COVID In Santa Barbara: Scary Numbers, Long Lines

Not Enough Vaccines as Cases Skyrocket

Santa Barbara County Public Health Department Director Van Do-Reynoso. | Credit: Daniel Dreifuss (file)

County Public Health Director Van Do-Reynoso didn’t scream or shout when disseminating the latest grim numbers about COVID in Santa Barbara County; that’s never been her style. The numbers — released at this Friday’s weekly media briefing — scream and shout for themselves. 

Five more people were reported dead by COVID this Friday, bringing the county’s total to 228. At the beginning of the week, it was fewer than 200. County Public Health authorities reported 364 new cases this Friday, a decline from earlier this week. Santa Barbara County now reports 3,783 active cases with 192 sick enough to require hospitalization and 52 sick enough to be placed into intensive care units. 

“I’d like to pause here and have a little more of a conversation about the dire straits the county is in,” Do-Reynoso stated. This past Sunday, she noted, the county reported 779 new cases. That’s 200 more than the next highest day. It’s 600 more than the county experienced prior to the recent holidays. Since then, she added, the county has experienced a four-fold increase in the number of hospitalizations and a four-fold increase in the percent of people testing positive per 100,000. 

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Perhaps the scariest number of the day was the most undramatic and in some ways, the most inscrutable. The R-effective rate is a measure given to rate the virulence of an epidemic. In this case, it measures the number of people anyone with COVD will infect. Anything over 1 is seriously alarming, indicating an exponential rate of growth. Not all places experience the same rate of infection as spread for the same disease. Santa Barbara County, it turns out holds the dubious distinction of having the highest R-effective rate in the state. That means people infected with COVID here are more likely to get more other people sick than in any of California’s other 57 counties. Our count is 1.27 percent. Hazarding an explanation as to why, Dr. Henning Ansorg — the county’s public health officer — stated, “Santa Barbara Is simply a very beautiful place. It attracts lots of visitors. It attracts a lot of activities. It’s very social, and people like to get together and party.”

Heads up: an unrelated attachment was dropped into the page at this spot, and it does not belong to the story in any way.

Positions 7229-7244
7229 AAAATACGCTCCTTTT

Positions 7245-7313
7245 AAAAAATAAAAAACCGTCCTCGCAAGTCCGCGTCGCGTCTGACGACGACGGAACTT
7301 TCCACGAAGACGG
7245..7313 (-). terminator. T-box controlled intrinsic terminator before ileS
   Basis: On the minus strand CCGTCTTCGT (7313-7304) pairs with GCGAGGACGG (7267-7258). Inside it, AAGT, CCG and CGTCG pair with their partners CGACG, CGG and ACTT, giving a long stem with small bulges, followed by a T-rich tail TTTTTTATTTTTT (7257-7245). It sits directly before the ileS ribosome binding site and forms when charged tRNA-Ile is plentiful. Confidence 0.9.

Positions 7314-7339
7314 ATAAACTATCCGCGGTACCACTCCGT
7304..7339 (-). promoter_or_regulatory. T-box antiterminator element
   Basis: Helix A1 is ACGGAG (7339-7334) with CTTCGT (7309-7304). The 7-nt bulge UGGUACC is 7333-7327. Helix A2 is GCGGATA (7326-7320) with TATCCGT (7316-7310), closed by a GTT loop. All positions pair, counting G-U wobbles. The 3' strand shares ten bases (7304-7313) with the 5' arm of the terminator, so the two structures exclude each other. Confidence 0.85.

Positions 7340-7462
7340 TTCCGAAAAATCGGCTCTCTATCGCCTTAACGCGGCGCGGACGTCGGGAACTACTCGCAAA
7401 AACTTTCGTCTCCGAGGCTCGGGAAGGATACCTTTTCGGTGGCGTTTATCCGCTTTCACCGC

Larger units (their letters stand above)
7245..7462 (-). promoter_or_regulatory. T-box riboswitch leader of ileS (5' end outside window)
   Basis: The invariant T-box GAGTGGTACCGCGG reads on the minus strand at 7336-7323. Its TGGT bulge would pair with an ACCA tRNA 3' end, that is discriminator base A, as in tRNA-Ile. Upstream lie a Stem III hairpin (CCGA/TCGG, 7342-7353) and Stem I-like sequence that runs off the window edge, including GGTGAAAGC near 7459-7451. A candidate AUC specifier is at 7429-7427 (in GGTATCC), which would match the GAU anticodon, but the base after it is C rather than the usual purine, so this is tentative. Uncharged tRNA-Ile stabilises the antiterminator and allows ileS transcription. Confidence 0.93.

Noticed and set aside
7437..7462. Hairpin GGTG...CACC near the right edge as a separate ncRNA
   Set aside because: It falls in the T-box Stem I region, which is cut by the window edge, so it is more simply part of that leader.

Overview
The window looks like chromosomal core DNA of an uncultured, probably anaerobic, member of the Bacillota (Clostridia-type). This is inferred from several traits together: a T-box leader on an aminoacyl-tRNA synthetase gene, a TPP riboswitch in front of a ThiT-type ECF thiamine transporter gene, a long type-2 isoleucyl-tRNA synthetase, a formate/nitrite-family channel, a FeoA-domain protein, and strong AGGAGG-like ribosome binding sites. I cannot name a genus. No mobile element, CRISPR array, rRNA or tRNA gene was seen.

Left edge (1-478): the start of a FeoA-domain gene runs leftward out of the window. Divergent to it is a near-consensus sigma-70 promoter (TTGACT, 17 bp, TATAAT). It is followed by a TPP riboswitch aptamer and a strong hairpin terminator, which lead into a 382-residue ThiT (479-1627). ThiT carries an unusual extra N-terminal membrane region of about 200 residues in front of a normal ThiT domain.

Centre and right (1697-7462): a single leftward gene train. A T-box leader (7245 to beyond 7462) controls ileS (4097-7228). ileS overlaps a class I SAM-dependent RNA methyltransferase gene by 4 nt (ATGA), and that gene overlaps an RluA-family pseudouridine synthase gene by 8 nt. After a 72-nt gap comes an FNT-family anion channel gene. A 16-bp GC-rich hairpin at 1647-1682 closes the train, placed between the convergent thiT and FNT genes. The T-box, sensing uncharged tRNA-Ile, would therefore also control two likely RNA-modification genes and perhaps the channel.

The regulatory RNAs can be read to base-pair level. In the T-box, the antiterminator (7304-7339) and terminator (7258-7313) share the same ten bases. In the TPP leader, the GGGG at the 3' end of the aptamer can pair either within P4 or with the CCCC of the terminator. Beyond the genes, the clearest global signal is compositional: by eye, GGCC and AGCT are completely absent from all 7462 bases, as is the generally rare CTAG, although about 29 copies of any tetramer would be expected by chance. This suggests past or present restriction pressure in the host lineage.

There was much discussion at Friday’s briefing about changes in how the vaccine is being rolled out. Governor Gavin Newsom, now facing the credible threat of a statewide recall campaign, announced this Wednesday that California would begin offering the vaccines to people 65 years and older. That’s a significant acceleration from the existing timetable. It’s also not possible given limitations of the existing supply of the vaccine.  

Beginning next Wednesday — January 20 — Do-Reynoso announced that the county would begin offering vaccines to people 75 years and older. People from the ages of 65 to 74 would have to wait until new supplies come online. Given news reports released Friday that the national vaccine inventory might be significantly more depleted than expected, it’s uncertain when that will be. (Federal health officials, it turns out, have been releasing “the second dose” supplies since sometime in December. Until this information was reported, many health authorities had eyed these second doses as a way to make existing inventories stretch further.)

To date, 38,075 doses have been released to various health entities throughout Santa Barbara County. Of those, 51 percent — about 15,000 — have been injected into the arms of county residents, mostly those of frontline health-care workers. Most but not all health-care workers have been immunized.

There are roughly 32,000 county residents 75 years of age or older, but only 17,000 doses remain. Another 10,000 have been ordered. It remains to be seen how many of these can and will be delivered. “All these numbers are trying to say we don’t have enough for our county,” Do-Reynoso said. 

The governor’s announcement regarding the availability of vaccines for people 65 and older triggered an avalanche of phone calls to any and every office populated by doctors and other health-care professionals, the callers wanting to know when they could get their shot.

The Independent heard from one popular assisted-living facility in Goleta whose residents still had not gotten vaccinated despite the evident fragility of its 60 residents. The county contracted with CVS to administer the vaccines, but after nearly three weeks, the vaccinations have still not occurred. The owner was calling every elected official on the South Coast to get help. It made no sense, he objected, that people 65 and older were now eligible for vaccines while his workers and residents had not been cared for. In the intervening time, he noted, his facility reported its first resident to test positive for COVID.

During the press briefing, Do-Reynoso said that her department has expanded the number of large commercial pharmacies providing vaccination services in Santa Barbara. 

Before concluding her remarks, Do-Reynoso reminded anyone attending to mind the “Four Ws.” That means wearing masks, watching social distances, washing hands, and waiting on social gatherings. “I’d like you to join me,” she said, “in a call to action.” 

At the Santa Barbara Independent, our staff is working around the clock to cover every aspect of this crisis — sorting truth from rumor.  Our reporters and editors are asking the tough questions of our public health officials and spreading the word about how we can all help one another. The community needs us — now more than ever — and we need you  in order to keep doing the important work we do. Support the Independent by making a direct contribution or with a subscription to Indy+.


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